Even in the sports world, where average players are still multi-millionaires, times are tough. Sure, folks are happy when their favorite team lands a top-tier free agent, but someone’s still got to pay that annual salary. And if a team is shelling out hundreds of millions of dollars for a perennial loser … well, then things get dicey if the fans stop showing up. There might be a paragraph at the bottom of a daily story reporting that a dozen staff members from the ticket office were let go due to cost cutting or maybe the team lowers the prices for nose-bleed seats in hopes of making family night at the ballpark a viable option again. The bottom line is the world of sports is affected just like everyone, which makes the story coming out of New Jersey all the more interesting.

The Nets announced this week that they are providing 1,500 free tickets over the next two months to unemployed fans who submit resumes to the team. Once they receive the resumes, the NBA team plans to send them to its 120 corporate sponsors and a couple hundred firms that own season tickets. Some teams give out rally towels or bobbleheads, but the Nets are simply giving fans hope.

“Our belief right now is let’s invest in people who might invest in us later,” said Brett Yormark, the team’s chief executive. “In doing so, we can help people who need it most.”

Even the players are on board with the innovative program.

“I think it’s great,” said Nets forward Jarvis Hayes, who will make $1.9 million this season. “Everybody knows the economy is struggling right now and if people can turn in their resumes to our sponsors and get jobs, I think it is wonderful. Hopefully, when the economy turns around we’ll have more fans.”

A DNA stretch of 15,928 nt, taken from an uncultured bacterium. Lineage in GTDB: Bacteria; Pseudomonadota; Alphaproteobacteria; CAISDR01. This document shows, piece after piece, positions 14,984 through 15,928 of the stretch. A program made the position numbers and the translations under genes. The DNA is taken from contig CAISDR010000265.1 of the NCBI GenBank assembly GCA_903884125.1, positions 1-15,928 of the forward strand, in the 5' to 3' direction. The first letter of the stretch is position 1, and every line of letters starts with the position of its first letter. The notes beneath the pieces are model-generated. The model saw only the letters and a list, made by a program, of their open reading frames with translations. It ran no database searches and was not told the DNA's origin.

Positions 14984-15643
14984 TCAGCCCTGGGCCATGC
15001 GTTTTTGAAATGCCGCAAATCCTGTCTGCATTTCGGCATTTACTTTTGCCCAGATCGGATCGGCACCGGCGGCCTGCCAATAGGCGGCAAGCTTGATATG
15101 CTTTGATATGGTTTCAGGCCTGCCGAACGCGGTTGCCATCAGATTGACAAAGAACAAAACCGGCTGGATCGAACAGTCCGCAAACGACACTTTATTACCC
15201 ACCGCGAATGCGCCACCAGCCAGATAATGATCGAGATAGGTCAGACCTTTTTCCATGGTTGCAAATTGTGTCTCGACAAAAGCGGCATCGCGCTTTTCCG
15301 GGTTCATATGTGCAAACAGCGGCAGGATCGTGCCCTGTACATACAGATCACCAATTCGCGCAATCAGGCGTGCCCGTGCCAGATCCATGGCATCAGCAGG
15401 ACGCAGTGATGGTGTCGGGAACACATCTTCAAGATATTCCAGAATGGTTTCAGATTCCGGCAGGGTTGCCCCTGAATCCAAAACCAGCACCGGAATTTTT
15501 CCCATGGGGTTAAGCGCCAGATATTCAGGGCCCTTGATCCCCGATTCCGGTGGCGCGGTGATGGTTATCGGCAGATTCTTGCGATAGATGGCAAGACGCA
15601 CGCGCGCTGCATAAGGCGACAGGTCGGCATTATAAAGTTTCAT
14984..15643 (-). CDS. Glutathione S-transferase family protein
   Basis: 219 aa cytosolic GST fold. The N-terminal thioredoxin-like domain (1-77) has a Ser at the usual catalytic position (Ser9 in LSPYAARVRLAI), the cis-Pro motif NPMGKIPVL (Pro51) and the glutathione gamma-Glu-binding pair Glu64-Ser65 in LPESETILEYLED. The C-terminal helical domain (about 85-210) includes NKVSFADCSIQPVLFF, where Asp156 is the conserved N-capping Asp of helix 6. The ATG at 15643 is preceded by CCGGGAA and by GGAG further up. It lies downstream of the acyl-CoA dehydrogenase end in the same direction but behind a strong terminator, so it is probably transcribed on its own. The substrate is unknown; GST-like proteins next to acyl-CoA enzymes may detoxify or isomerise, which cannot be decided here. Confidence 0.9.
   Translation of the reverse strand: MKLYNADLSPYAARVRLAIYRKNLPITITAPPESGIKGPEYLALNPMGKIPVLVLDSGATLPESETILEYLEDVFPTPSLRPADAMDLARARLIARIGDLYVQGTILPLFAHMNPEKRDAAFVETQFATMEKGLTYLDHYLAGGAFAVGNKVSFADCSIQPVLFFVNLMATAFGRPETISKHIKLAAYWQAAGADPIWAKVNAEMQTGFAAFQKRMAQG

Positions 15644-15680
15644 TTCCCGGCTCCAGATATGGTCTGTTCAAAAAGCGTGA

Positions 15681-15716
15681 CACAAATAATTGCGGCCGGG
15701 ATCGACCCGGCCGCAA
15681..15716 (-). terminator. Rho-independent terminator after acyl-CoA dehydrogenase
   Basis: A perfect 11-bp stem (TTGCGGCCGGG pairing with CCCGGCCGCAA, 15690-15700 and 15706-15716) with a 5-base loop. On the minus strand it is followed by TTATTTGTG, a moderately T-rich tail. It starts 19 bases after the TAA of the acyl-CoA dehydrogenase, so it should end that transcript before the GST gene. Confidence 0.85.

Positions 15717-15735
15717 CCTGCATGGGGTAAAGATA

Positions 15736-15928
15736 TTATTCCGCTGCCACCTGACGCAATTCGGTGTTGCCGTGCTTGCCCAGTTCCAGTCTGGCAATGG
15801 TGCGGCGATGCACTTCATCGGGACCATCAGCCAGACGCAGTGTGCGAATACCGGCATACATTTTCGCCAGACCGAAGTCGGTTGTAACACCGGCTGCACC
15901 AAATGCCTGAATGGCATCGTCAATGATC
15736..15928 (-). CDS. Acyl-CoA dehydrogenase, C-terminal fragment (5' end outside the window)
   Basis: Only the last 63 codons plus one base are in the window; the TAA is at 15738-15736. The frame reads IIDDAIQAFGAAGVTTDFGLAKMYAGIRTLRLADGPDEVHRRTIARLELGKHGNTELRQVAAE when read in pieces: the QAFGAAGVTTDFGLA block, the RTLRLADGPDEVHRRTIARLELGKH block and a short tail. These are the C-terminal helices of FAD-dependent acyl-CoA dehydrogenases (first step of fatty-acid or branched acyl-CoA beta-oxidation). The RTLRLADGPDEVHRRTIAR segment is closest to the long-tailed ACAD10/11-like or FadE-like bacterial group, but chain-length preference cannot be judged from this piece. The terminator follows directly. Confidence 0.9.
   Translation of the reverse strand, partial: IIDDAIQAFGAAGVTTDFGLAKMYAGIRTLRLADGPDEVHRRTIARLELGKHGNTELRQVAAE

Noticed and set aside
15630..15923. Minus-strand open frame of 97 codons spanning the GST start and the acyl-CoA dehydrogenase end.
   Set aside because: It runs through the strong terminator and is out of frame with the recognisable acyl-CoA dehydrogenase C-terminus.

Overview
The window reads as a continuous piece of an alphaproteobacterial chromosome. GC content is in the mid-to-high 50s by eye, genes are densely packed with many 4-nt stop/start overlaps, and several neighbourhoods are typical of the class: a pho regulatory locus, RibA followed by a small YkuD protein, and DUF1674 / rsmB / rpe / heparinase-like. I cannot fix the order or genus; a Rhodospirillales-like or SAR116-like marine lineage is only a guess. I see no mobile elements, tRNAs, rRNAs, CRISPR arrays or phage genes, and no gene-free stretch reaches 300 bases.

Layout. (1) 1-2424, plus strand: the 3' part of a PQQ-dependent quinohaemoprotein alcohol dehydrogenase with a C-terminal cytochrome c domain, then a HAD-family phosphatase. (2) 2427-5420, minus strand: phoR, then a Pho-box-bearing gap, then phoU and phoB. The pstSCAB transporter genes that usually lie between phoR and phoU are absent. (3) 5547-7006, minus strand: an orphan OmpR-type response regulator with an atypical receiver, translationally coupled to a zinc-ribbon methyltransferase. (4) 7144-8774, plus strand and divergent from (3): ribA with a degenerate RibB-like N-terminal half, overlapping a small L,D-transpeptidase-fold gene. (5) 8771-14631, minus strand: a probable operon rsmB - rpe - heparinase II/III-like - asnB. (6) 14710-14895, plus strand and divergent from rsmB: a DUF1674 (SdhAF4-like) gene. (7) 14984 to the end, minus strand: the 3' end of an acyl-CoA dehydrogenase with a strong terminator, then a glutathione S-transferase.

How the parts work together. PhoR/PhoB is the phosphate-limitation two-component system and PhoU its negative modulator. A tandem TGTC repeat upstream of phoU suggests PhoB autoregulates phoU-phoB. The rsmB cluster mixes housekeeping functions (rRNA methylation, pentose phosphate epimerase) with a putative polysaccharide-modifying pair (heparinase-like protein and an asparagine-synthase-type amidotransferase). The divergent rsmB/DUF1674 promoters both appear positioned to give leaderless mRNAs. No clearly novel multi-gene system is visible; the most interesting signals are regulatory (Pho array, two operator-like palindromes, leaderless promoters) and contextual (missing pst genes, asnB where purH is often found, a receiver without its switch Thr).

That got me thinking. What if other teams got in on the act? Who needs a set of thundersticks (the answer: morons) when a team could actually give something useful? And if the team adds a personal touch and uses their resources to come up with something special, even better.

Take the New York Yankees. Everyone knows by now about third baseman Alex Rodriguez and singer/slut Madonna hooking up this past season. Well, why can’t the Bronx Bombers use this to their advantage and offer season ticket holders marriage counseling? The sheer thought that a fan might be seated next to A-Rod or even Guy Ritchie during one of the sessions would be enough to add 20,000 names to your season ticket list for the new ballpark.

You’ve heard of “shirt off your back night?” Well, what if the San Francisco 49ers offered “pants off our coach night?” Mike Singletary has trouble keeping his clothes on during his halftime speeches, so why shouldn’t the team find a way to turn a negative into a positive?

Or the Buffalo Bills and Oakland Raiders could team up to offer “bring your grandpa to work day.” Watching senile owners Ralph Wilson and Al Davis wander around the sidelines aimlessly in their robes is the pure definition of “must-see TV.”

Or USC could formally extend the program that pays college kids to be a Trojan. Instead of just limiting the under-the-table deals to the Reggie Bushs of the world, let’s open it up to the entire student body. Tell me that wouldn’t pack the house. Prospective students would be lining up for days for a chance to be the next Trojan Man.

Tell me that if the Cincinnati Bengals offered “babysit a player night” that the fine folks of Ohio wouldn’t jump at the chance to take an offensive lineman to visit his parole officer. And while we’re at it, the Cleveland Browns could offer to spay and neuter pets, since the Dawg Pound hasn’t had a potent attack in decades.